Dr. Scott Culpepper is Assistant Professor of History at Louisiana College and he is the author of Francis Johnson and the English Separatist Influence. He is married to Ginger and the father of 3. His education includes:
Ph.D., Baylor University
M.A., Northwestern State University
M. Div., New Orleans Baptist Theological Seminary
B.A., Louisiana College
The Baptist traditions are a complicated stream fed by many theological and ecclesiological tributaries. Some of those streams consist of the Anabaptist traditions of the sixteenth and seventeenth centuries. There is no doubt that interaction did occur between the early founders of the Baptist traditions, both General and Particular, and some Anabaptist groups, particularly Mennonite groups living in the Dutch Republic. It is certainly debatable, and it has been debated extensively, how much direct influence the Anabaptist tradition had on shaping the Baptists. While some Baptists have clung to an “Anabaptist kinship” theory of Baptist origins, others have argued that the Baptist traditions owe more to the influence of the English Separatist movement from which they first appeared and against which they defined themselves. Both traditions have much to recommend them, and both have had some influence in the development of Baptists. In addition, the Dutch Remonstrant tradition may also have influenced the early General Baptist movement. The complexity of the relationships between the various Baptist traditions and the movements that came before them demands that we be careful and humble in assessing how much Baptists owe to each one. Above all else, we must be cautious about using history, especially history done with a political agenda, to provide the trump card in our contemporary theological debates.
Much of the recent scholarship on the topic of Baptist/Anabaptist relations comes from an interesting subset of the larger Baptist family. Southern Baptists have fostered a historiographical school, largely encouraged by the work of scholars at Southwestern Baptist Theological Seminary, which has celebrated the Anabaptist tradition as an important, sometimes as the most important, precursor of the Baptists. I describe the promotion of Anabaptist foundations coming from Southern Baptists as interesting because Southern Baptists seem primarily interested in historical Anabaptist influence rather than forging any significant contemporary links with Anabaptist groups. The Southern Baptist Convention, born in the midst of debates over slavery and missionary appointments in 1845, has never itself had any formal or informal connection to Anabaptist groups. There was no Anabaptist connection to the founders of the convention nor was there any attempt to express a preference for Anabaptist influence over English Separatism at the founding of the convention.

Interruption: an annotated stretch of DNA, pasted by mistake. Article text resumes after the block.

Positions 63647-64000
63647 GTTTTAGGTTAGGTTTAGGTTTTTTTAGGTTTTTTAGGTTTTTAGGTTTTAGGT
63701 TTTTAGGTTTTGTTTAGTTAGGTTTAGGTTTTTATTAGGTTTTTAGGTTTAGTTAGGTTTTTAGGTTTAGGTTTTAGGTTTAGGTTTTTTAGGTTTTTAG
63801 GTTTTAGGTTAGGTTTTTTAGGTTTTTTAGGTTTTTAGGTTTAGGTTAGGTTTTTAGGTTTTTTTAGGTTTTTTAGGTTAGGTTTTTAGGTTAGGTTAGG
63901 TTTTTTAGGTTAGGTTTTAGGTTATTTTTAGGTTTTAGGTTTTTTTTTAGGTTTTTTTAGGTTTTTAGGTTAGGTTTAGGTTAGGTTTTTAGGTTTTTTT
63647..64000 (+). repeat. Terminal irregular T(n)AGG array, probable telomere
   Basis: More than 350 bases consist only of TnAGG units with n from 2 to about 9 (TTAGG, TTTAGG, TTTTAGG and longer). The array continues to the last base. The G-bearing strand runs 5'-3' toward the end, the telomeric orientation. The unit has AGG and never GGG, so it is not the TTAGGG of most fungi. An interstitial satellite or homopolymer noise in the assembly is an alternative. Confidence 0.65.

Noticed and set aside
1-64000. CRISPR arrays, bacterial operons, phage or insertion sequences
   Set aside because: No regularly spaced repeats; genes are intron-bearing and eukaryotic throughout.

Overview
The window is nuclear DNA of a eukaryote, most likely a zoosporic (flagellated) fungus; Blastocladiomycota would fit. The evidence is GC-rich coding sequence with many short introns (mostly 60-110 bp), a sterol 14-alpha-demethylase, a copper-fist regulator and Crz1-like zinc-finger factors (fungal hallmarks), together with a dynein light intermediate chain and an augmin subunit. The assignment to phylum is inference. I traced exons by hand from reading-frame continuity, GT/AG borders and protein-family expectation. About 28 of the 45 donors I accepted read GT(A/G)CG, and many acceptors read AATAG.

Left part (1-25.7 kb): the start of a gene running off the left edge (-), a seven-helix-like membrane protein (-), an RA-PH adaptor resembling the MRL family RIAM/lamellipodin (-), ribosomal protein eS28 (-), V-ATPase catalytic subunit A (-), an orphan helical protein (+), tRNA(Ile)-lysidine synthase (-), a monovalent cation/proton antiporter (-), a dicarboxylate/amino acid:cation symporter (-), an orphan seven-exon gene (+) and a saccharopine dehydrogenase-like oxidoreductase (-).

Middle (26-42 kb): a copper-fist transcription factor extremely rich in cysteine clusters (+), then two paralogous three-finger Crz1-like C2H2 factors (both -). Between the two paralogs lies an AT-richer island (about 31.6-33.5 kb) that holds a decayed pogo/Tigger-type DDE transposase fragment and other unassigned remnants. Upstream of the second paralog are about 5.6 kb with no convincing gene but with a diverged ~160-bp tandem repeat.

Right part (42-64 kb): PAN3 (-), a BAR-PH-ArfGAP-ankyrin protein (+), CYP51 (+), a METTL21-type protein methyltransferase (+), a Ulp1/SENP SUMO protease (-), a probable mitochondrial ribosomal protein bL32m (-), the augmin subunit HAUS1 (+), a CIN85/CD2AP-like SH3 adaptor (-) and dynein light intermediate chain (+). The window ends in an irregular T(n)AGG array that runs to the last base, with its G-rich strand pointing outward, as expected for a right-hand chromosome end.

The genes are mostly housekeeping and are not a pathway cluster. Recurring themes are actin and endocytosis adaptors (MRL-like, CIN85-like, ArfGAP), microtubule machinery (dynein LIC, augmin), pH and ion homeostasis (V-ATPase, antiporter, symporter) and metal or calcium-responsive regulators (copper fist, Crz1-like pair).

The historiographical school that formed at Southwestern Theological Seminary owed a great deal to the teaching and writing of Dr. William R. Estep, professor of church history at Southwestern from 1954-1990. Dr. Estep was an expert in Anabaptist studies and author of the widely used survey text, The Anabaptist Story.[i] Estep influenced two generations of Baptist seminarians to give the Anabaptist movement greater weight when assessing the genetic influences on Southern Baptists. H. Leon McBeth, a student of Estep and later colleague at Southwestern, helped to continue this emphasis in his teaching and in the textbook The Baptist Heritage: Four Centuries of Baptist Witness. McBeth, as a colleague of William Estep, was respectful of the Estep tradition of Anabaptist Influence but also indicated that the Particular Baptist tradition could be genetically traced through Henry Jacob and other Independents who had been influenced by English Separatism.[ii] Contemporary heirs to the Estep tradition in Southern Baptist life include scholars such as Malcolm Yarnell III of Southwestern Baptist Theological Seminary and Dr. Steve Lemke of New Orleans Baptist Theological Seminary. These scholars were particularly drawn to Anabaptist influences because of the common tradition of persecuted dissent they shared with Baptists and also because of their shared theological views, including believer’s baptism and congregational autonomy.